- Wild wolf populations provide aesthetic and spiritual benefits to a significant number of people in the Adirondacks, as well.
Arguments Against the Reintroduction of Wolf Populations:
- DNA evidence suggests that the original wolf population in the Adirondacks may actually have been the red wolf.
- Because of the layout of the land, gray wolves in the Adirondacks might be cut off from the rest of the population and would not be able to remain a viable population without human interference.
- The ecology of the Adirondacks has adjusted to the absence of wolves, and coyotes and coyote-wolf hybrids are now filling in the predator gap in the cycle.
- Wolves would be a threat/incompatible with humans (hikers, campers, residents) and farmers (specifically livestock).
Wolves Considered for Re-population
Red wolves (Canis rufus) were considered a candidate for re-population, in the 1987, red wolves introduced to the Alligator River National Wildlife Refuge in eastern North Carolina. Unfortunately, in the ten years that followed, a study showed that significant portion of them had bred with coyotes. Scientists became concerned that because of this interbreeding, the wolves might cease to exist as a distinct species, negating their good willed intentions.
Gray Wolf (Canis lupus) and the Eastern Timber Wolf (a sub-species of the Gray Wolf), is the largest of the wolf species found in North America. Currently the Gray Wolf only occupies about 3 percent of the territory it once did, and interest has been show in increasing their populations. In the late 1990’s a study by The Adirondack Park Citizens Action Committee organized by the Defenders of Wildlife1, examined the recovery of the gray wolf in the Adirondack Park. Their study pointed to the resiliency of the Gray Wolf, and that re-introduction would work however human influence would play a disrupting role that would have negative effects.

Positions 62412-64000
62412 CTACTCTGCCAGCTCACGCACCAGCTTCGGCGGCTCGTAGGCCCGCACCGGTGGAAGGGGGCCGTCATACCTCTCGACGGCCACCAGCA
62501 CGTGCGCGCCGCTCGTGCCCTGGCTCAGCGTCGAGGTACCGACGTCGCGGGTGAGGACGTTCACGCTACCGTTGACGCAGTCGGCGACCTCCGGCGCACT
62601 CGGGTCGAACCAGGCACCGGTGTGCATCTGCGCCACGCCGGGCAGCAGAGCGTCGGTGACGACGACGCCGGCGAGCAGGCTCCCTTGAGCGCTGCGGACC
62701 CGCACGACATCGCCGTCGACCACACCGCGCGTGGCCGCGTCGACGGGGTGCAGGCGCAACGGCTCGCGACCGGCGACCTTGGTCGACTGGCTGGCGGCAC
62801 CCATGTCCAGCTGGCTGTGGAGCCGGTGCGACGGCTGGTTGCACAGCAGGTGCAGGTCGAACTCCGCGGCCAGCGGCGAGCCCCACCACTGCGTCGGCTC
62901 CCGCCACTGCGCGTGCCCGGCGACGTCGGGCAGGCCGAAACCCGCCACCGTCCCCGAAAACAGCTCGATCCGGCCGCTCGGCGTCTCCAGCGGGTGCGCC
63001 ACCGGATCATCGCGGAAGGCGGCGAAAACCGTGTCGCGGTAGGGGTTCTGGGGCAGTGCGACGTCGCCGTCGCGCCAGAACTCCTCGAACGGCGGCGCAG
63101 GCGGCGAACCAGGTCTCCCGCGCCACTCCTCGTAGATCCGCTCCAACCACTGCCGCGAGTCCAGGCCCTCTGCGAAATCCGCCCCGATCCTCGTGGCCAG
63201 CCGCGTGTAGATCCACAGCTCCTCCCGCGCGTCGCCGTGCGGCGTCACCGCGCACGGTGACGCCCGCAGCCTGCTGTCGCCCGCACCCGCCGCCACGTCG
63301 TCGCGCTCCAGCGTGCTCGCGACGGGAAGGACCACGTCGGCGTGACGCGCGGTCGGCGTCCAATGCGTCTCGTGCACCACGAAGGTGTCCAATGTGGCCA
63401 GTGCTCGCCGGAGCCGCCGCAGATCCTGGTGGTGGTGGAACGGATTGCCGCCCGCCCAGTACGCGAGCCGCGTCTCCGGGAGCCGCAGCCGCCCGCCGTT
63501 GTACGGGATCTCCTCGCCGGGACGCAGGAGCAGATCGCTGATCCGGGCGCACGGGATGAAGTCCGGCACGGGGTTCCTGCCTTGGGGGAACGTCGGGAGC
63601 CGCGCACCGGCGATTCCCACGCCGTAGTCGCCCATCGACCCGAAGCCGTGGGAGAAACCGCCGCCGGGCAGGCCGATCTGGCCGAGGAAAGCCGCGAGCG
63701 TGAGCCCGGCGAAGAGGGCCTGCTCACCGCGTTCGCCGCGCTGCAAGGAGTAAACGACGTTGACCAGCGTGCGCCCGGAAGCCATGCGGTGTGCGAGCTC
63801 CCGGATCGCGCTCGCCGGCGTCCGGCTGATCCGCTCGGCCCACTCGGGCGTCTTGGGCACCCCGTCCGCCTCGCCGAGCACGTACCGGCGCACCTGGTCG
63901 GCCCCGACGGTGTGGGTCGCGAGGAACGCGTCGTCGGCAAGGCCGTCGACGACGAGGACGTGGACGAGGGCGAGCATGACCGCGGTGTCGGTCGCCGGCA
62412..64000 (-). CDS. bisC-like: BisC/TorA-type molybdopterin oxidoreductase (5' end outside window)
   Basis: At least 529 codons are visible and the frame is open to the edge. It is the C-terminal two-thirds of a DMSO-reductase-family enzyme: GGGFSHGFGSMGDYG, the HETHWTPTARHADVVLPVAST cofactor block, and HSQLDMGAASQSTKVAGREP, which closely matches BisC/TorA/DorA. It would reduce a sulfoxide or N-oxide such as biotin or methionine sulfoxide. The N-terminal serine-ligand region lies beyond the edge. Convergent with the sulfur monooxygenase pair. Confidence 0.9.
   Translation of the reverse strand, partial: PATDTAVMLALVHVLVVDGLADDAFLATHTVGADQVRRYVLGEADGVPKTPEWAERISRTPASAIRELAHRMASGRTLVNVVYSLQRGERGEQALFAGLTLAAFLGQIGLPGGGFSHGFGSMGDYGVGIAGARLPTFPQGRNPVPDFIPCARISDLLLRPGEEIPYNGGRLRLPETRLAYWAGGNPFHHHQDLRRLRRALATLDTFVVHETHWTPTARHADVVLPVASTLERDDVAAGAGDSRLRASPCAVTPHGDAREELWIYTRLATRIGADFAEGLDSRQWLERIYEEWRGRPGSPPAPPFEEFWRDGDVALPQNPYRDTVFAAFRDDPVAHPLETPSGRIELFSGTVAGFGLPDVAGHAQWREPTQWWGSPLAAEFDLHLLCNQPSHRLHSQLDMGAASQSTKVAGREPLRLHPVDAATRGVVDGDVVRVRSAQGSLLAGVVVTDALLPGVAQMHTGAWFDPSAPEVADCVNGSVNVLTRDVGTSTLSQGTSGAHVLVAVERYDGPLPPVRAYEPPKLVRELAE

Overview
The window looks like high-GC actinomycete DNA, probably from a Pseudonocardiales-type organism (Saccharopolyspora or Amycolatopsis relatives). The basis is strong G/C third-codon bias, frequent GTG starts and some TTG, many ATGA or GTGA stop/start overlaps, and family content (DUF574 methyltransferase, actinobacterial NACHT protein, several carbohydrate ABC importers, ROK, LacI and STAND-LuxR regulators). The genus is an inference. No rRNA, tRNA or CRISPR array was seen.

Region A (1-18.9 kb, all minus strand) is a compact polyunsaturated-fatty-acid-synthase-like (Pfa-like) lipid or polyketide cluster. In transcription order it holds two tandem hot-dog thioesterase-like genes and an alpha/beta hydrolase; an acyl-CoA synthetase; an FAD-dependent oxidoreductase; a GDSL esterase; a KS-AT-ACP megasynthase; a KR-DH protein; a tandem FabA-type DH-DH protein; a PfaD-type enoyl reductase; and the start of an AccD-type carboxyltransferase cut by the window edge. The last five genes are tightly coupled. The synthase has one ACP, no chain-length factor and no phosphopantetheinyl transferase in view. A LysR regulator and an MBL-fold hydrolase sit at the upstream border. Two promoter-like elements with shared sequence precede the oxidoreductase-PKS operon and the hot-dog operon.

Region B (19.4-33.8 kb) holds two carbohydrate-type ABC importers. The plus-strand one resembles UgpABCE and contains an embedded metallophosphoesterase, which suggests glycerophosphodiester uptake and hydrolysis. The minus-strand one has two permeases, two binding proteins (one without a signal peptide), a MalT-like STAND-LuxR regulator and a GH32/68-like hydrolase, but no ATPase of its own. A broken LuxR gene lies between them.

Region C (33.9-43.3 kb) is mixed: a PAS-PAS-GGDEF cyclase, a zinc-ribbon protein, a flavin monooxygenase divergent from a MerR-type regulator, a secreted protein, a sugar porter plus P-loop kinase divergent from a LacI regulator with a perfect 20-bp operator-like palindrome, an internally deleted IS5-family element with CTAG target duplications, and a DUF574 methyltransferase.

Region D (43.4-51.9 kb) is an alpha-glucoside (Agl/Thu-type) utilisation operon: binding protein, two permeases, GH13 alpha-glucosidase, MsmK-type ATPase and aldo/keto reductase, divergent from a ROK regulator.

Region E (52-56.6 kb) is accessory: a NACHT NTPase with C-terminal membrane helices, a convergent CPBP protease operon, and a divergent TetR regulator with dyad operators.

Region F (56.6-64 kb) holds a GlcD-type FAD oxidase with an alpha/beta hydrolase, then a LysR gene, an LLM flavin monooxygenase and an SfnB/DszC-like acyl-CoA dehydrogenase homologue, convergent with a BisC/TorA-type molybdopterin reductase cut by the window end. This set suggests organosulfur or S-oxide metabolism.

Why Would Anyone Oppose Wolf Reintroduction?
There is still debate over which wolves originally populated the Adirondacks. Concern also remains about interbreeding between coyotes and other species which are already populating the area. Arguments have been raised about the safety of hikers, campers, livestock and domestic animals. Some of the groups that oppose wolf reintroduction are:
- Conservation Biology Institute – http://consbio.org/
- Adirondack Association of Towns and Villages – http://aatvny.org/content
- New York State Conservation Council – http://www.nyscc.com/
- New York’s Department of Environmental Conservation – www.dec.ny.gov/
Wolf Lore and Mythology
Wolves have long been featured players in legends. Although they are often portrayed as evil, as in “The Boy Who Cried Wolf” or “Little Red Riding Hood,” and stories of werewolfs (lycanthropes) fill many novels and stories and depictions in ancient mythology. There are many other cultures especially Native Americans (and a few Twilight fans), that have found strength and wisdom in the nobility of wolves. Skilled and intelligent hunters, wolves have living patterns similar to humans. They live in family units and take care of their pups, teaching them how to hunt and survive in the world. Cultures whose lifestyle centered around hunting identified with the wolf. It wasn’t until agriculture took over that the wolf became a symbol of evil as the animal was seen as a threat to the new way of life.
- Wolves can exert up to 1,500 psi pressure with their jaws.
- 10 recognized wolf sub-species exist in North America.
- A wolf can achieve speeds up to 40 miles per hour.
- Wolves have a sense of smell that is 100 times greater than humans.
What is your Opinion?
Let us know your thoughts. Should the wolf be re-introduced to the Adirondacks? Leave your comments below.
Wolf Links & Resources
- Wolf Reintroduction Feasibility in the Adirondack Park1
- Wolf Reintroduction in the Adirondacks
- Eastern Timber Wolf
- Gray Wolf – NYS DEC
- Lupine Evolution, Species, and Subspecies
- Wylie Coywolf: The coyote-wolf hybrid has made its way to the Northeast